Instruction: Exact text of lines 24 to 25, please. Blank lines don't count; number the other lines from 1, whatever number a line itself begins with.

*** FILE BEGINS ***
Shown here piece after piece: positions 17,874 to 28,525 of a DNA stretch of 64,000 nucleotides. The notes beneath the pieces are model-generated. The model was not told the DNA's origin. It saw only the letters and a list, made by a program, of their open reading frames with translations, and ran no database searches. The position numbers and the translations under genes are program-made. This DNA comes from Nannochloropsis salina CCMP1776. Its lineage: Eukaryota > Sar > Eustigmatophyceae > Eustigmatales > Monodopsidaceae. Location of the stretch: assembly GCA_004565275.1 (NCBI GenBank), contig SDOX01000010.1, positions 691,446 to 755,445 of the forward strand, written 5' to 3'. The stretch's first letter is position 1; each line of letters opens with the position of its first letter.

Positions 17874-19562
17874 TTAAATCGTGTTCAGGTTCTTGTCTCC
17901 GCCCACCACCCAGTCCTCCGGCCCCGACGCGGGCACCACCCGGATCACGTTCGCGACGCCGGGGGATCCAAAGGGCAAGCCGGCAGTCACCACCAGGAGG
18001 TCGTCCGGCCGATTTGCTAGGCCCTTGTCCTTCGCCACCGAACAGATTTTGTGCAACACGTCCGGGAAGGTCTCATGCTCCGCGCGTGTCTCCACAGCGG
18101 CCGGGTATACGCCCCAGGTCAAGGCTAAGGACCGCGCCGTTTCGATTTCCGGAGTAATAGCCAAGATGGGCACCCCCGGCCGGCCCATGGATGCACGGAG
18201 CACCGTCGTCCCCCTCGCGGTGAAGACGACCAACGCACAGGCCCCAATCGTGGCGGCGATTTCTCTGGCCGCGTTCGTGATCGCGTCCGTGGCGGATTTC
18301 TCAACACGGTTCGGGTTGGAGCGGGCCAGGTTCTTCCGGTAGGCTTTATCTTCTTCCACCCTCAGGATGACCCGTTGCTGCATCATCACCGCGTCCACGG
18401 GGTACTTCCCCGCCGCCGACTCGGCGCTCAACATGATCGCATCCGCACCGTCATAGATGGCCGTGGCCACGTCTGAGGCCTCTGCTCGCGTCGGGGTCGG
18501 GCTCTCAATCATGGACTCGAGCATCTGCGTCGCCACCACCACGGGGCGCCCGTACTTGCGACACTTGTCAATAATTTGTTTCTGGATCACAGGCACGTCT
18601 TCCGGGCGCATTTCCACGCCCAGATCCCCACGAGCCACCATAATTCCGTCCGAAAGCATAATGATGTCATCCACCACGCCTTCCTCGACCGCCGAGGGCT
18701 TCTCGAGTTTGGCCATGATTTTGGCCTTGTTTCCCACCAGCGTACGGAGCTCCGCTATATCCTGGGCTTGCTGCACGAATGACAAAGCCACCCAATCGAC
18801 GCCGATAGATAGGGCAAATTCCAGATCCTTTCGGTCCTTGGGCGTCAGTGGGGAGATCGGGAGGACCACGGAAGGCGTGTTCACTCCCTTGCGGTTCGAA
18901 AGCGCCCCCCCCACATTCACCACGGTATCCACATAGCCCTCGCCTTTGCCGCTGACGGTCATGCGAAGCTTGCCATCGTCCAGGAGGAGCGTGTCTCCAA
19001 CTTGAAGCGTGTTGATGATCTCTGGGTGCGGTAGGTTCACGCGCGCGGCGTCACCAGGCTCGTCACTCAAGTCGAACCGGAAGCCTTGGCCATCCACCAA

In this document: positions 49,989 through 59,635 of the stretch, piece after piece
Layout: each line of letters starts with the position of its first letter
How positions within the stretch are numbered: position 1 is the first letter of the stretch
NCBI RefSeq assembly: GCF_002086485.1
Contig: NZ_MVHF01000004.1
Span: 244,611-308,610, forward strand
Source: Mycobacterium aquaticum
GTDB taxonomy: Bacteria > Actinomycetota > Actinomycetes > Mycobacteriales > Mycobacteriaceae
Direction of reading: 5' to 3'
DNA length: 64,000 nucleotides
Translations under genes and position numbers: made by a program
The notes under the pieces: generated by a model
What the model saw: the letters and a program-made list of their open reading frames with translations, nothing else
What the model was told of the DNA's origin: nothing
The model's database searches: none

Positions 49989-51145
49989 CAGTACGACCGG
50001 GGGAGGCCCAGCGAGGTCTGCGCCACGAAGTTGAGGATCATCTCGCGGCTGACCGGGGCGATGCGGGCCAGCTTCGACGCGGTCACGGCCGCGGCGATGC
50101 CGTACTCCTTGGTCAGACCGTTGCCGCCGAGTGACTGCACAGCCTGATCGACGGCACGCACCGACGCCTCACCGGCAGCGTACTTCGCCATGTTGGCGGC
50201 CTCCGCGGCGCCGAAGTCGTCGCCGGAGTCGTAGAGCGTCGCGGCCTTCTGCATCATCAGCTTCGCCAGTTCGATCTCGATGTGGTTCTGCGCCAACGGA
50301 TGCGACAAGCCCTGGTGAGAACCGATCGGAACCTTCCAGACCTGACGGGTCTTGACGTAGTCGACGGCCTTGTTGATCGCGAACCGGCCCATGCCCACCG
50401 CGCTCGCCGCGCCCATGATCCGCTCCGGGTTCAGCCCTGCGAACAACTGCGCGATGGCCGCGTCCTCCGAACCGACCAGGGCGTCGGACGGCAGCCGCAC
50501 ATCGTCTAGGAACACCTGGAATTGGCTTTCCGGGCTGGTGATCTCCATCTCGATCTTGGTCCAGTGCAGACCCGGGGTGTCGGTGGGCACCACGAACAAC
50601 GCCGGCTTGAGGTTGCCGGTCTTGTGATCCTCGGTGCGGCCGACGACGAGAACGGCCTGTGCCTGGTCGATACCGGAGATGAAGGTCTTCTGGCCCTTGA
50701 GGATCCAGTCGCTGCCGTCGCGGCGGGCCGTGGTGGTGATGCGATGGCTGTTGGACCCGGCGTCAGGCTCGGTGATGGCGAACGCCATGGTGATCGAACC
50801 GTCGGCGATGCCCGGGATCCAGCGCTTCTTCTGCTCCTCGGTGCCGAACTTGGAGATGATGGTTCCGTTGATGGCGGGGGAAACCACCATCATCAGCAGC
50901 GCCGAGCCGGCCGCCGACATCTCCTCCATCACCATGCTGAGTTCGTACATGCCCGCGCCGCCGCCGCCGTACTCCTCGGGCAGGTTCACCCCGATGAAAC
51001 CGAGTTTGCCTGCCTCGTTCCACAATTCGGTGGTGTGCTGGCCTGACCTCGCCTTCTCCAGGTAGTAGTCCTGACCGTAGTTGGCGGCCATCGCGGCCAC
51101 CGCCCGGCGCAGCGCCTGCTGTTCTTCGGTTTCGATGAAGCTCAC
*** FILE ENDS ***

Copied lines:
Direction of reading: 5' to 3'
DNA length: 64,000 nucleotides